It’s hard to miss the new mural taking shape on the charred remains of the Verdi Building (659-1656 Union Street) in North Beach. A striking jazz singer wearing a dreamy expression and a turquoise turban croons from the center of the structure that once housed Coit Liquor and six other businesses. The building burned during a raging Saint Patrick’s Day fire in 2018.
A beautiful singer takes center stage in the in-progress speakeasy mural. | Photo credit: Dorothy O'Donnell
Daniel Schwartz (@danielone), an artist who runs What Then Art Now, an organization that connects artists with mural work and other opportunities, spearheaded the ongoing project. The new mural features a speakeasy theme that nods to the Prohibition-era clubs that once flourished in North Beach. It replaces the popular Marvel superheroes mural that revitalized the burnt-out eyesore when it was completed back in 2019.
“We got great response to the superheroes mural from the neighborhood, but it was definitely time for a refresh,” says Schwartz. “We wanted to do something with a little more of an adult theme.”
As Hoodline previously reported, the superheroes mural was the brainchild of artist Pengo (@pengo_funkswayzie). Pengo — he prefers to keep his real name private — is also president of the West Coast branch of Ex Vandals (@thexvandals), a pioneering graffiti arts group. Schwartz and Ex Vandals artists helped him paint the mural with members of the respected and prolific Bay Area mural and designer collective Illuminaries (@illuminaries). Several artists who worked on the original project are also involved with the current one, along with some fresh talent.
Schwartz and Pengo came up with the speakeasy concept. They also coordinated production of a second recently completed mural with a global warming theme around the corner on Powell Street. After getting the green light on both concepts from community members at a North Beach Neighbors meeting, Schwartz and his crew began bringing the murals to life at the end of April.
“To do this project, I really wanted to get the best people. These are some of the top graffiti artists in the Bay Area,” Schwartz tells Hoodline. “They’re not only exceptional artists, they’re also exceptional people, so I love working with them.”
The Verdi Building’s developer footed the bill for prepping the walls for the speakeasy mural by painting them black. But neither of the two new murals are commissioned. To cover the cost of supplies and to pay the artists, Schwartz created a GoFundMe.
The upside of working on a non-commissioned project? Each artist has the freedom to express themselves in their own unique style.
“Some of the artists have said that it’s nice to do what they want without being micromanaged,” notes Schwartz. “It’s an opportunity for really talented artists to share their work, do thematic projects, and bring color to the community.”
A standup bass player by Daniel Schwartz and Tim from Illuminaries grooves in a segment of the speakeasy mural. | Photo credit: Dorothy O'Donnell
True54's contribution blows his horn from a corner of the mural. | Photo credit: Dorothy O'Donnell
You might see a hint of Billy Holliday or Erykah Badu in the speakeasy mural’s sultry singer, painted by Tim, a member of Illuminaries who doesn’t want to reveal his last name. According to Schwartz, she was inspired by a mix of performers. To her left, a suit-clad musician grooves on the standup bass while in the upper right corner, a trumpet player wails on his horn. A red ribbon shoots out of the instrument and snakes through the mural, unifying the different images. The ribbon wraps around the corner of Columbus to end at Mark Bode’s (@markbodeofficial) charming contribution, Betty Boop swinging with other old-school cartoon characters. Other contributors include Pengo, Aeos One (@aeosone), Cheph Uno (@cheph415) Agana (@dj_agana), Refa One (@refalove1), True54 (@true54akbtci), and Nico Berry (@nicosprayitloud).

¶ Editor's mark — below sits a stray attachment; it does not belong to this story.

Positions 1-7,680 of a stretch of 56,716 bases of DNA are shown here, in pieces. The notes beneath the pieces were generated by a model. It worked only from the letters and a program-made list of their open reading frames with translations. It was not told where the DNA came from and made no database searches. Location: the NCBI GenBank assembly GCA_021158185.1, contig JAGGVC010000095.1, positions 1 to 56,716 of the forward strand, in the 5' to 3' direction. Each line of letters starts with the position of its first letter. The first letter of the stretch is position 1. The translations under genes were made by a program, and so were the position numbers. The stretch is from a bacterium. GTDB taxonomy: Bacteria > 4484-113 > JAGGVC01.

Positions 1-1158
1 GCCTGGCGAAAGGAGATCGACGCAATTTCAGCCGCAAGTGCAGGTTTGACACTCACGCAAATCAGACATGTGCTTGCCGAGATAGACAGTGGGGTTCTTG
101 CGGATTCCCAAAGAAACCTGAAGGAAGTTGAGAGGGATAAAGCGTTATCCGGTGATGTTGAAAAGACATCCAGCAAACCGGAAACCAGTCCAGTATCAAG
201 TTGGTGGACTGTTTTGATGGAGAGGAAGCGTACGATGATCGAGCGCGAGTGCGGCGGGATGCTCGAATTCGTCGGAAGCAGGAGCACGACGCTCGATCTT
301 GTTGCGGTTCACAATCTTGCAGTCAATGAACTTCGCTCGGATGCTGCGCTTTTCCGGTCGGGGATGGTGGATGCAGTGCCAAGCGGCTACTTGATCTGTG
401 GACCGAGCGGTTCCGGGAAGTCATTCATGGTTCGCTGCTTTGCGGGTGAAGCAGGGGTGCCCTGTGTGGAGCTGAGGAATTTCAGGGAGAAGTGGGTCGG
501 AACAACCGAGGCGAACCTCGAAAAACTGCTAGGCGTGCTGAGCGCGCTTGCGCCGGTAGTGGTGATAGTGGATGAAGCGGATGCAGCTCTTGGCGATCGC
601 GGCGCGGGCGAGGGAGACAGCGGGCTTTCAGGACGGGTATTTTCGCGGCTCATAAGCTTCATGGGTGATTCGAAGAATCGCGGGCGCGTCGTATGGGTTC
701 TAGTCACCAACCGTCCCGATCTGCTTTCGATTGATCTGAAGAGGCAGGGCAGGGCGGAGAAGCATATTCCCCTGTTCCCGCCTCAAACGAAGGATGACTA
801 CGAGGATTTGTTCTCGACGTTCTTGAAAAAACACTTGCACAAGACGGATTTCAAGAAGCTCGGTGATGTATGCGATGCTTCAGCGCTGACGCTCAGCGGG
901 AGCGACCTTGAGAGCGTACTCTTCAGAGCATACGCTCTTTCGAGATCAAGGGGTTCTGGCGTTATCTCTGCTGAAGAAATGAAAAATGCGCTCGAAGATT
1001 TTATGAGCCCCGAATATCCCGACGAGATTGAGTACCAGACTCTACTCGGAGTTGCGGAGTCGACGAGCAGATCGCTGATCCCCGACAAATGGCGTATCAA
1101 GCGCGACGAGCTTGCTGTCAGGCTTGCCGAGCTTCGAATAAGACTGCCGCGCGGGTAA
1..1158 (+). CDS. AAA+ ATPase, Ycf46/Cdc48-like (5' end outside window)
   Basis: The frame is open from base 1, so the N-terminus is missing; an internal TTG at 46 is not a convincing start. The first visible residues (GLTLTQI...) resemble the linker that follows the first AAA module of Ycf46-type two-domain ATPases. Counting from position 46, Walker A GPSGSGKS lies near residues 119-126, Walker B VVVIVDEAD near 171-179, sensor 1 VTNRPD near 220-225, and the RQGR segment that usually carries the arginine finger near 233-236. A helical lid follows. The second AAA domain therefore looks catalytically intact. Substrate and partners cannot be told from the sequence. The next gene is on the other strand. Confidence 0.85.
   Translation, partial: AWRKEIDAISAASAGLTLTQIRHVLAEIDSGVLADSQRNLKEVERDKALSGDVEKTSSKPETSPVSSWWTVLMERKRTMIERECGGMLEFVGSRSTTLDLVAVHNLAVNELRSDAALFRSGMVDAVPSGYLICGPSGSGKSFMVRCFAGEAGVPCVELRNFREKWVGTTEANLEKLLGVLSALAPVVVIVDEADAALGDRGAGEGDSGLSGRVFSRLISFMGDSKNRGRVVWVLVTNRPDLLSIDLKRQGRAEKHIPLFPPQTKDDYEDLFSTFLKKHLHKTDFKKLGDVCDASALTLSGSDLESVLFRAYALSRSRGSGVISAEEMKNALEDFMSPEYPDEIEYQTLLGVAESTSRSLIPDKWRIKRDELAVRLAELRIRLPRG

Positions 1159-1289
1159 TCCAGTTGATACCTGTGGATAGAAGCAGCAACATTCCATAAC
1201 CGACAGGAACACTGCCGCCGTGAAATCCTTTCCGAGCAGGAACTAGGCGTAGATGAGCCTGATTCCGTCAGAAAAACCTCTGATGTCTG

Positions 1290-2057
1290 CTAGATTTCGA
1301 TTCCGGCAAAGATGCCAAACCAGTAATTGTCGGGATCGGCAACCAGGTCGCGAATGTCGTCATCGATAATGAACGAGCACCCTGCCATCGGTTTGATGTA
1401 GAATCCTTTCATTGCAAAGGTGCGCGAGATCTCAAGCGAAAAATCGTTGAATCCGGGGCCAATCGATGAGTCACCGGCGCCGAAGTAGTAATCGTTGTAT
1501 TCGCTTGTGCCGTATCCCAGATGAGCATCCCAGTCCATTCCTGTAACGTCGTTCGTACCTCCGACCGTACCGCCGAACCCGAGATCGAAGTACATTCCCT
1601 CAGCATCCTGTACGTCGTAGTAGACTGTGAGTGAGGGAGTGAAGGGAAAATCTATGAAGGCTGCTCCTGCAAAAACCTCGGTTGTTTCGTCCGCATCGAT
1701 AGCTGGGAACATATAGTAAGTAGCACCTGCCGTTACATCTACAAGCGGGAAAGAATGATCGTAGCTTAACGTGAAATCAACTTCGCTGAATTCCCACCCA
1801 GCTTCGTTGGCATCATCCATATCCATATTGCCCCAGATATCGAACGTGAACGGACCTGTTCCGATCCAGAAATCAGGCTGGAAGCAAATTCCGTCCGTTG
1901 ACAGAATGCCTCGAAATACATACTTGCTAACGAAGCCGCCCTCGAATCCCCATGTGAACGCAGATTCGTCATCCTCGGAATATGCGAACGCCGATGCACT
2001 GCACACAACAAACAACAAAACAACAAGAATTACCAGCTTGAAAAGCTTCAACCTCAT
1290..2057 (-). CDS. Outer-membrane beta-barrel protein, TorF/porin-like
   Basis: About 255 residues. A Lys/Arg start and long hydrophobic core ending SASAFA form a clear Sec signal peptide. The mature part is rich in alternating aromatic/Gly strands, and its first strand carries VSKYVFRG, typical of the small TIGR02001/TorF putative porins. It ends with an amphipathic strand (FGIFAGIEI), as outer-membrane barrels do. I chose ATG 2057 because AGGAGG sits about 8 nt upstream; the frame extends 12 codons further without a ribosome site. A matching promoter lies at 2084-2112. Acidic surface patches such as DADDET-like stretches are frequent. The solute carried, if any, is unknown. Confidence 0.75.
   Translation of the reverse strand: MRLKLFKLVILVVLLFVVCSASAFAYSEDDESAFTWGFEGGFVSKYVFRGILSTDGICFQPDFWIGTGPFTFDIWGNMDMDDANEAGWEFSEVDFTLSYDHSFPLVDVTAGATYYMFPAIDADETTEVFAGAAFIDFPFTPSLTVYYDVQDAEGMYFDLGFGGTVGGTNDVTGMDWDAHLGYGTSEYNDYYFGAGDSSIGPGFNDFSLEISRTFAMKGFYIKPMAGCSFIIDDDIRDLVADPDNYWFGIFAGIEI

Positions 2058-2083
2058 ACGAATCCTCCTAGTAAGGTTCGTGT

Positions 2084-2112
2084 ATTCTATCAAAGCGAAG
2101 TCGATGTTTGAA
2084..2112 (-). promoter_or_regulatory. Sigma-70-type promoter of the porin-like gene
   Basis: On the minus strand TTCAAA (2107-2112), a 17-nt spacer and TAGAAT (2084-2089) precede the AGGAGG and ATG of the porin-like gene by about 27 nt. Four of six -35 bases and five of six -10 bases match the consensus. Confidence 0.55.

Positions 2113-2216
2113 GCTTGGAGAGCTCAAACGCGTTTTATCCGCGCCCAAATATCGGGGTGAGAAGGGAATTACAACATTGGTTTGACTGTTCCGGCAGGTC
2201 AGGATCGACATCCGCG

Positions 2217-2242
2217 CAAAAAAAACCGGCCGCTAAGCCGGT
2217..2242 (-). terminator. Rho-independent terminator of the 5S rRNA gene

Betty Boop and friends jam on Columbus Avenue. | Photo credit: Dorothy O'Donnell
On the Powell Street wall, the global warming mural depicts a colorful yet surreal scene. Iconic San Francisco landmarks like the Golden Gate Bridge and the Transamerica Tower stretch into a fiery red sky. Sea creatures swim past neighborhoods submerged in water. An ominous, mythical-looking beast looms over the mayhem, while from the bottom right corner of the mural, three Telegraph Hill parrots look on with concern. The parrots represent the three artists who designed and painted the mural: Pablito (@pablitosomething), Max Ehrman (@eon75) and Pancho Pescador (@panchopescador).
An underwater San Francisco is depicted in the new global warming mural on Powell Street. Photo credit: Dorothy O'Donnell
Three parrots peer out at passersby from the global warming mural. | Photo credit: Dorothy O'Donnell
Schwartz appreciates the love both murals are getting from folks walking by. And he’s grateful for the support his team’s received from the community. Tony’s Pizza Napoletana chipped in with free pizza for the artists; Club Fugazi donated tickets for "Dear San Francisco" to whoever makes the largest individual contribution.
Schwartz hopes the speakeasy mural will be finished soon. But he still needs to raise more money to get there.
“We’re close,” he says. “We may add some surprises later, like more characters, just to have a little fun with it.”
To make a contribution, donate wall space for future murals, or inquire about commissioned work, contact What Then Art Now.